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New Jersey’s 3 nuclear power plants seek to extend licenses for another 20 years

The company that owns New Jersey’s three nuclear power plants said Wednesday it will seek federal approval to operate them for another 20 years.

The move comes as New Jersey makes a strong push to become the East Coast leader in offshore wind. But the three power plants run by PSEG Nuclear LLC provide nearly half of New Jersey’s electricity, and a licensing extension represents a potential hedge against not enough wind projects being available to meet the state’s needs.

An extension would enable the plants to run beyond 2050.

The company said it has notified the U.S. Nuclear Regulatory Commission of its intent to seek renewed licenses for the Salem Generating Station Units 1 and 2, and the Hope Creek Generating Station. All are located on one site on Artificial Island in Lower Alloways Creek Township, Salem County.

It plans to file the extension request in the second quarter of 2027 but needed to alert the commission far in advance to allow it to prepare for the review. If approved by the NRC, the licenses for Salem Units 1 and 2 would be extended from 2036 and 2040 to 2056 and 2060, respectively, and Hope Creek station would be extended from the current 2046 expiration to 2066, the company said.

“For more than five decades, the nuclear generating stations in south Jersey have safely generated reliable, always-on carbon-free energy,” Charles McFeaters, president and chief nuclear officer of PSEG Nuclear, said in a statement. “Seeking to renew our licenses signifies our commitment to continuing to contribute to New Jersey’s clean energy future and serving as a vital economic engine for the local community.”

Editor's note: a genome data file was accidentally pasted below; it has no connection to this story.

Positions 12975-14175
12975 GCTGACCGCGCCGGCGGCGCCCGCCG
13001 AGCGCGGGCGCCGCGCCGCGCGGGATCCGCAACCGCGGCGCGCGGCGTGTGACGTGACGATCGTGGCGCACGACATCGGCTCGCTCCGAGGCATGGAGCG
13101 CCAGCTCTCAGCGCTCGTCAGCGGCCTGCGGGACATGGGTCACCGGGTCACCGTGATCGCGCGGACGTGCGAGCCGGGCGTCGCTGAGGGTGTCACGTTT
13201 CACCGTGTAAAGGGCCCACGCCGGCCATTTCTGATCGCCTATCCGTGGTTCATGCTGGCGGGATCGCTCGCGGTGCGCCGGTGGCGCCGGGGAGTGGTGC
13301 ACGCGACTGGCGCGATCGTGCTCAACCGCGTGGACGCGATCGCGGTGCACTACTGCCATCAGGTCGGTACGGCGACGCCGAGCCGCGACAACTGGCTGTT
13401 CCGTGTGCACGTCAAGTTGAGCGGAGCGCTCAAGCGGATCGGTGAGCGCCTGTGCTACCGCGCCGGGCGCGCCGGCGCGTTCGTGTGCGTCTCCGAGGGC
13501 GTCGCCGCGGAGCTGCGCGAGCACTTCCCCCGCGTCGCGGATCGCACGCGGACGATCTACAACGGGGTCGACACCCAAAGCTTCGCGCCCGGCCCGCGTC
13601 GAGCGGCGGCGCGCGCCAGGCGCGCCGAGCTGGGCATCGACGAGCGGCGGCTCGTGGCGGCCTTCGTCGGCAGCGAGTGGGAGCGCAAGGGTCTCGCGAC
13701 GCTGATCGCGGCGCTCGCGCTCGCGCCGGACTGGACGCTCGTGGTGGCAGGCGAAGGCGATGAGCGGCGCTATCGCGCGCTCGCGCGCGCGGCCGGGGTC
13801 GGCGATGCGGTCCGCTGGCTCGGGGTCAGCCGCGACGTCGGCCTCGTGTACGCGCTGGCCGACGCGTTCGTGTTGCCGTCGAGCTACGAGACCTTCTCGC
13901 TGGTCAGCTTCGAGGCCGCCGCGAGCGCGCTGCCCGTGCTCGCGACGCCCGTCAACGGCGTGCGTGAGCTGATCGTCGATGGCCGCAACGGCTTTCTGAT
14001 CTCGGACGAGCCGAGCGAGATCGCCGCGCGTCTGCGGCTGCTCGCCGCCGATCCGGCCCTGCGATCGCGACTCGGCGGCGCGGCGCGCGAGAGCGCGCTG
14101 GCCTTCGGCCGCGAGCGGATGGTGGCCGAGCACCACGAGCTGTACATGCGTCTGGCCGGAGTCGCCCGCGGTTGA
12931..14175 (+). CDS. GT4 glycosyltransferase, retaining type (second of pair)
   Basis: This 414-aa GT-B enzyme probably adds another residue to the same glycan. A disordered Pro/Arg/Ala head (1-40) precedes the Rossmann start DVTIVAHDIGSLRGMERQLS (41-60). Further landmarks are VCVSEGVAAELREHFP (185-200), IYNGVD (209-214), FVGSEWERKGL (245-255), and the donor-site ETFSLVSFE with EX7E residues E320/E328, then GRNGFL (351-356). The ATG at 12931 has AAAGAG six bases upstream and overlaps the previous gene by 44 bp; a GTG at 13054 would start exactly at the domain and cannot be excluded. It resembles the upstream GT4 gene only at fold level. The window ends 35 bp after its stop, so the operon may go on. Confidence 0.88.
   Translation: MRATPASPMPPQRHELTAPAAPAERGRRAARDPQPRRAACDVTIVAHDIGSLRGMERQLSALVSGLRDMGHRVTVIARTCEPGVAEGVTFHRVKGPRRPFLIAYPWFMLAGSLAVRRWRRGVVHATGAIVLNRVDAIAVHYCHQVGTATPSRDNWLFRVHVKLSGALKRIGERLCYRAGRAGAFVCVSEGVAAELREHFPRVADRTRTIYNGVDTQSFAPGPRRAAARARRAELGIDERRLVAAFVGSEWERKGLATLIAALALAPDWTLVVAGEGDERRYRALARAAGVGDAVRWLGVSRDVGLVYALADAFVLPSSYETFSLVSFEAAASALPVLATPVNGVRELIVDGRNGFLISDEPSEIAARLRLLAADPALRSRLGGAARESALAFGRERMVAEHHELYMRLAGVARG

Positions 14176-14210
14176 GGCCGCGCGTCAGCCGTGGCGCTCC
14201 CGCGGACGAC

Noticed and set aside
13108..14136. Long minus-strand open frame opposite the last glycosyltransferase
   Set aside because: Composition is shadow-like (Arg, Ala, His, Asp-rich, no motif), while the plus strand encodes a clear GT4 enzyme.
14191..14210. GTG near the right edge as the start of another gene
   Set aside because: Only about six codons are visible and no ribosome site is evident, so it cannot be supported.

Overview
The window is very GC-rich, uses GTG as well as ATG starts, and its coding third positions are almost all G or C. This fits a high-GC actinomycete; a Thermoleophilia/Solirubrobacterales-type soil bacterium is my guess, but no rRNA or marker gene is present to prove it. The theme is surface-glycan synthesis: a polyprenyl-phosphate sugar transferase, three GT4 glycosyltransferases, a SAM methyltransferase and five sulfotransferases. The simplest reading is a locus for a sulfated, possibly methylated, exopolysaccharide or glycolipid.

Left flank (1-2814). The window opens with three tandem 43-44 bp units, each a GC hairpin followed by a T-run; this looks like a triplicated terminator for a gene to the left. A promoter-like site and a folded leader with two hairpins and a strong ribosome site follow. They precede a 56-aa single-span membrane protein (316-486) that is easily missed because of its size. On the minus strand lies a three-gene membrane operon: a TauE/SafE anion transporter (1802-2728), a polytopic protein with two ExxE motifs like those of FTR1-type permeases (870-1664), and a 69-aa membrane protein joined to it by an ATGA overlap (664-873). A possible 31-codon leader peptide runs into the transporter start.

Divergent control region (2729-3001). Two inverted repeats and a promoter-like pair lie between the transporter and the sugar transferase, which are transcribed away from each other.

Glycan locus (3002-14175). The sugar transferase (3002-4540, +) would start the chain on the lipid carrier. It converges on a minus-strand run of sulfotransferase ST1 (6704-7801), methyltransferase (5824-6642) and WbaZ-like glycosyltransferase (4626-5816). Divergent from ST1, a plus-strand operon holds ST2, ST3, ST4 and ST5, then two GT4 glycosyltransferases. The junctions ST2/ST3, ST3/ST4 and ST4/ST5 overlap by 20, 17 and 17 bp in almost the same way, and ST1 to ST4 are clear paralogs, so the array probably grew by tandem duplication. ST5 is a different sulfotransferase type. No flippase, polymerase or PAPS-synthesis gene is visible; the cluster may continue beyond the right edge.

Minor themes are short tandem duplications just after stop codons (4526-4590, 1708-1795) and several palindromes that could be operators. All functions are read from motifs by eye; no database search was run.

Beginning this year, a nuclear production tax credit included in the federal Inflation Reduction Act will provide nuclear generators with nine years of financial support through 2032.

And New Jersey officials also approved a $300 million customer-funded subsidy for the state’s nuclear industry in 2019 despite its utilities board determining that the industry was “viable” and not in need of a subsidy.

Both incentives were designed in part to support clean energy sources as an alternative to burning fossil fuels, which contribute to climate change.

The company’s move to extend its operating licenses drew bipartisan support Wednesday from New Jersey lawmakers.

“Nuclear power is a clean resource that provides reliability and diversity to the state’s supply of energy,” said state Sen. John Burzichelli, a Democrat.

“South Jersey’s nuclear plants consistently, reliably and affordably deliver power for our state, day and night, regardless of the weather,” added Sen. Michael Testa, a Republican.

Source: The Associated Press